• Natural Gas News

    UK CCS body picks new CEO

Summary

The current CEO of the CCS trade body announced his decision in April to pursue other opportunities.

by: Daniel Graeber

Posted in:

Complimentary, Natural Gas & LNG News, Europe, Energy Transition, Carbon, Political, Environment, Infrastructure, Carbon Capture and Storage (CCS), News By Country, United Kingdom

UK CCS body picks new CEO

A UK carbon capture and storage group said July 20 it had selected Ruth Herbert, a climate leader with government experience, as its next CEO.

Herbert, currently the director of strategy and development at the state-owned Low Carbon Contracts Company, takes the helm at the Carbon Capture and Storage Association (CCSA) in October. That group is the trade body for the carbon capture, utilisation and storage (CCUS) industry in the UK.

“I look forward to working with the CCSA team and its members to build this critical industry and bring forward a successful CCUS programme to achieve UK climate goals,” she said.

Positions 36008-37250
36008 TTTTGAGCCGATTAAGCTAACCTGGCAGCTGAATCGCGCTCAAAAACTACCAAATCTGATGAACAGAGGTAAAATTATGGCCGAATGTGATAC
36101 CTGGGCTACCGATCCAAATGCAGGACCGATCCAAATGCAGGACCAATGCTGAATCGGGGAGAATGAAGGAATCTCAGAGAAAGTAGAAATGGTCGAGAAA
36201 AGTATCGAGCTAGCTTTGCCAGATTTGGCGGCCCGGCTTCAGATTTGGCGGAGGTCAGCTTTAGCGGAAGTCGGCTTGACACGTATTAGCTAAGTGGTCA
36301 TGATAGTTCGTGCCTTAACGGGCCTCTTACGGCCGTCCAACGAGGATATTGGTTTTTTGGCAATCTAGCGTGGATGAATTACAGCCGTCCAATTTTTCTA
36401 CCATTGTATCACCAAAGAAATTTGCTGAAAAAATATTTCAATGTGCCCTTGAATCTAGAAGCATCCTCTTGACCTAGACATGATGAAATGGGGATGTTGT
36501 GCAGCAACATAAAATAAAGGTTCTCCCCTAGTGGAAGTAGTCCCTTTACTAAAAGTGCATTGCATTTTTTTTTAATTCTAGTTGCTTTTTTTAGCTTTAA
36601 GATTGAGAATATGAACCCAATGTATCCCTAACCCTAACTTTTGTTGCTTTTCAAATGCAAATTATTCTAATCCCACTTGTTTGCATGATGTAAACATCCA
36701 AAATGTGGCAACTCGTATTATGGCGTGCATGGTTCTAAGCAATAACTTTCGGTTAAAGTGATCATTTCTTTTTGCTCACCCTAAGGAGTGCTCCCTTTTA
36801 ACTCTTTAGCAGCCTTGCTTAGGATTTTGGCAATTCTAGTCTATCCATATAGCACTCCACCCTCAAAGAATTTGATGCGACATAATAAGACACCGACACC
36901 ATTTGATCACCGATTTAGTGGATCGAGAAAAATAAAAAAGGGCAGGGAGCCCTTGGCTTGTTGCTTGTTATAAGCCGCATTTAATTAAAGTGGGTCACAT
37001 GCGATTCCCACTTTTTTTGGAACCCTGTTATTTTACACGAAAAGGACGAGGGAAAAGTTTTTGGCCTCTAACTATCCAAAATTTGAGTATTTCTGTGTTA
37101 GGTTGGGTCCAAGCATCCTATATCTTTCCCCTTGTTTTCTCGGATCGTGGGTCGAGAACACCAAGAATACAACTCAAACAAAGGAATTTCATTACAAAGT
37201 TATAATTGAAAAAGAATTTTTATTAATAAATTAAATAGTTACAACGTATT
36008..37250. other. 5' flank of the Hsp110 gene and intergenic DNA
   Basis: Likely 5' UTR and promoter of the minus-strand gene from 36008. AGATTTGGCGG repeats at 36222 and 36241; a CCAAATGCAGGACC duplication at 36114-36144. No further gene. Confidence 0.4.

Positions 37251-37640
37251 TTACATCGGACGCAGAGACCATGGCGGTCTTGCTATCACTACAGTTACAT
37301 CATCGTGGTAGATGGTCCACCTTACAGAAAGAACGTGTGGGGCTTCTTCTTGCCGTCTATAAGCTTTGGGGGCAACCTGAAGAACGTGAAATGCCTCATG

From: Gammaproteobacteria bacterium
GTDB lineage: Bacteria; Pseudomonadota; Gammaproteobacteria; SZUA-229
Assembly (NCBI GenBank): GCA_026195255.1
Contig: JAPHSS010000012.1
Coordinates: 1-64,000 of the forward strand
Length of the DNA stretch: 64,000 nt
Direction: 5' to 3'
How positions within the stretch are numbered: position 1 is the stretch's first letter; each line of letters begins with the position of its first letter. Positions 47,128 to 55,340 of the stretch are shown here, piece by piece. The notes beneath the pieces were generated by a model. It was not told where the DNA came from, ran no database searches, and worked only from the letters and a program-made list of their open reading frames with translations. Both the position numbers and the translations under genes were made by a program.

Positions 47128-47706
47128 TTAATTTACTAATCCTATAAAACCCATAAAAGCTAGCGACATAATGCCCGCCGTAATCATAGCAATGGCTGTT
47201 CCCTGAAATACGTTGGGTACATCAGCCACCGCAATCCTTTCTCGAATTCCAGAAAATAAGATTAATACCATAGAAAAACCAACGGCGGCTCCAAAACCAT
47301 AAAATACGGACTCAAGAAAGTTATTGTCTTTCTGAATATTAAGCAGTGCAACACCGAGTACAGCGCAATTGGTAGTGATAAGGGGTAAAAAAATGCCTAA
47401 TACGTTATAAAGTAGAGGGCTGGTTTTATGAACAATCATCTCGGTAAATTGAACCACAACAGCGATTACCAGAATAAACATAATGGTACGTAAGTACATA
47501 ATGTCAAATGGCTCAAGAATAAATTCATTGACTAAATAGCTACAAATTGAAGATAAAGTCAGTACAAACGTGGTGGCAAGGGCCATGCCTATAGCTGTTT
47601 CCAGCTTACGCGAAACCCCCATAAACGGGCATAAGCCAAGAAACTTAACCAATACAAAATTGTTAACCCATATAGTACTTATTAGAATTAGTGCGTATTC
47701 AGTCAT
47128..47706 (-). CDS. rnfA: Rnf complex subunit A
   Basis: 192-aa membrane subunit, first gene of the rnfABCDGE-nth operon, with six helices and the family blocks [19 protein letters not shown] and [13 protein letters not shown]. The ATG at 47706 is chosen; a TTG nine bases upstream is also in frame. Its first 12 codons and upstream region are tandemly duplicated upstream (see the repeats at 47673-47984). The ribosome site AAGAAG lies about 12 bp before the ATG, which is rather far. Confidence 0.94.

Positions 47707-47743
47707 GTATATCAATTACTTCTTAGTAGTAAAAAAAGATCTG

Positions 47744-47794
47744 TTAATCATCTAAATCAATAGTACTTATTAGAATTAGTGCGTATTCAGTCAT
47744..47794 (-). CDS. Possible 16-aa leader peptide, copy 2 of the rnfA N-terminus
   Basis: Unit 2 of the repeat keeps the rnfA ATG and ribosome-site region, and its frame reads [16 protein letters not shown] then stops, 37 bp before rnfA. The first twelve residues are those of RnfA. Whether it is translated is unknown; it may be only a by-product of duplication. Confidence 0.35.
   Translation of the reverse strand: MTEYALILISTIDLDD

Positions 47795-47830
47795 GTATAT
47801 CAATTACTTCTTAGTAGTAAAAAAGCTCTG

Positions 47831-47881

The UK government has plans to capture 10mn metric tons/year of CO2 by 2030. To do that, the trade group estimated in an early-July report that funding for CCUS in the range of around £1.2bn (US$1.6bn) is required.

Herbert served previously in various government capacities, working at the Department of Energy and Climate Change. The state-owned entity where she works now managed some of the government’s low-carbon initiatives.

Luke Warren, the current CEO, announced in April he was stepping aside to take a new position elsewhere in the sector.

As with most major economies, the UK is working to accelerate the energy transition. But Oxford economic researcher Dieter Helm has warned that the government is failing to present the electorate with a true picture of the associated costs.

He also said the government had no coherent plan to realise a net-zero carbon economy, instead merely adopting a collection of strategies and announcements. Even some of those, he said, were postponed due to the expected difficulties.